By: Rick Landers
Lately, I’ve been rather obsessed with The American Dream, an idea driven by a belief that we live in a land of opportunity, where anyone’s dream has a fair shot at being realized. And I’ve begun to notice dreams realized in many places, including during my recent visit to the Science Museum of Virginia.
Last night, I made my way to the National GUITAR Museum’s traveling exhibit, Guitar: The Instrument that Rocked the World, newly stationed at The Science Museum of Virginia, Richmond, Virginia, and scheduled to be open to the public from Saturday, October 13 to January 4, 2013.
As I found my way through the stunning exhibit, I took note of all the dreams realized by the men and women who built the many guitars on display, by the millions of people who picked up a guitar for the first time and of the dream of the man who stood before me, HP Newquist, the founder and Director of the National GUITAR Museum.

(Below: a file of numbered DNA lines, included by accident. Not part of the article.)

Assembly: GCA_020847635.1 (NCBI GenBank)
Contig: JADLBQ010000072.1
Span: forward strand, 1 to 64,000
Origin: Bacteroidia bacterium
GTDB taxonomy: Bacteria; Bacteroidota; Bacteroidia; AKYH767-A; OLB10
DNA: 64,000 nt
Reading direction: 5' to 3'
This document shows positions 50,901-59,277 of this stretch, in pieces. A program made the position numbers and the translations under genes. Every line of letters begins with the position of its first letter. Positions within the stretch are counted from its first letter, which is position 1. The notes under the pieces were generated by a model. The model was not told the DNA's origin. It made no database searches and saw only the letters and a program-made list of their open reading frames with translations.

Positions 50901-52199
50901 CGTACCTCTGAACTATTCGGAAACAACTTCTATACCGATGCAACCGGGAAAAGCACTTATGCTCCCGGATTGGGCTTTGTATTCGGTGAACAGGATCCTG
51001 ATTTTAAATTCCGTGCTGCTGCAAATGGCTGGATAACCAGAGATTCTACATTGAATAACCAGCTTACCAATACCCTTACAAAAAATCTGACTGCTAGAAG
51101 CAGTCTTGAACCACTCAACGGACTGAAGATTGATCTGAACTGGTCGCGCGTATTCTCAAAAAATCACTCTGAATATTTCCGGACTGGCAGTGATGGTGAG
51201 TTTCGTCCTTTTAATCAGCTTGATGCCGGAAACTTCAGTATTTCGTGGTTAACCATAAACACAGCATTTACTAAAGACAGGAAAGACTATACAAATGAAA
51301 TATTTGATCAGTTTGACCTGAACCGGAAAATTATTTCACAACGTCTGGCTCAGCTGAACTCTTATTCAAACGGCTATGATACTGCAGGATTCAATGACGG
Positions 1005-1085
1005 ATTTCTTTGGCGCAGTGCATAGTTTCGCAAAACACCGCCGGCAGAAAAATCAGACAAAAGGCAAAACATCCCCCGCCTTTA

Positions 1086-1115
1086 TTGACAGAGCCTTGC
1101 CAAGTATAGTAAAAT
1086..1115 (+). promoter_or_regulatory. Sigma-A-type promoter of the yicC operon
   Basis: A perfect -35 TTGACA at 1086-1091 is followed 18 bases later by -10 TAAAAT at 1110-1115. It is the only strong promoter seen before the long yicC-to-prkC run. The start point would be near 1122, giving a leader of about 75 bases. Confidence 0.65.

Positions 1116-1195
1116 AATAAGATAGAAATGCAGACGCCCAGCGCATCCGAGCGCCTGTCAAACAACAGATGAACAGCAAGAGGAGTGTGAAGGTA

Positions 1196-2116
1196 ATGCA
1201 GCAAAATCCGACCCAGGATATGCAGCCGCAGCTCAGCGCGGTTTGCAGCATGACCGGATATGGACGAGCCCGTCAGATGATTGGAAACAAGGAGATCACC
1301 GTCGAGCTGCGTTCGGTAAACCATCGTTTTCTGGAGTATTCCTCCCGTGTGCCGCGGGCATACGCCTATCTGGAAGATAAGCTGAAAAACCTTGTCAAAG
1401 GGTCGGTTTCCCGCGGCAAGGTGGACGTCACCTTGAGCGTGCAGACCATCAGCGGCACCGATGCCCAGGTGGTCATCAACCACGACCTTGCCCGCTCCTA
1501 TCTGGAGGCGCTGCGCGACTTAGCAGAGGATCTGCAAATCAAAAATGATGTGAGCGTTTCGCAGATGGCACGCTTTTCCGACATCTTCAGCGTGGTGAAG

The museum exhibit is a reflection of Newquist’s dream. Colorful, innovative, eccentric and iconic guitars are staged to gather emotional reactions, to inform and to inspire. There’s a guitar with a television monitor embedded in it, a PRS Dragon, and guitars with so many bells and whistles that they must require a guitar-tech nerd to figure them out. And there’s the staid old pre-war Martin D-28, valued at $100,000 that HP pulled out and handed to me to play.
Along with a bevy of guitars that wow, there are interactive exhibits offering insights into the world of sound. Pluck some strings on one and you can watch them ripple at their unique frequencies. And you can’t miss the enormous functional 43-foot Gibson Flying V, supine on the floor and ready for passersby to pluck. The exhibit is a field of dreams and one that will delight young and old alike – it’s a family affair.
There’s much more to see, feel and hear, and some surprises that I won’t give away. What I will do is suggest guitarists and those who have a dream to become a guitarist, find their way to the Science Museum‘s National GUITAR Museum exhibit or check out it’s schedule of future locations HERE.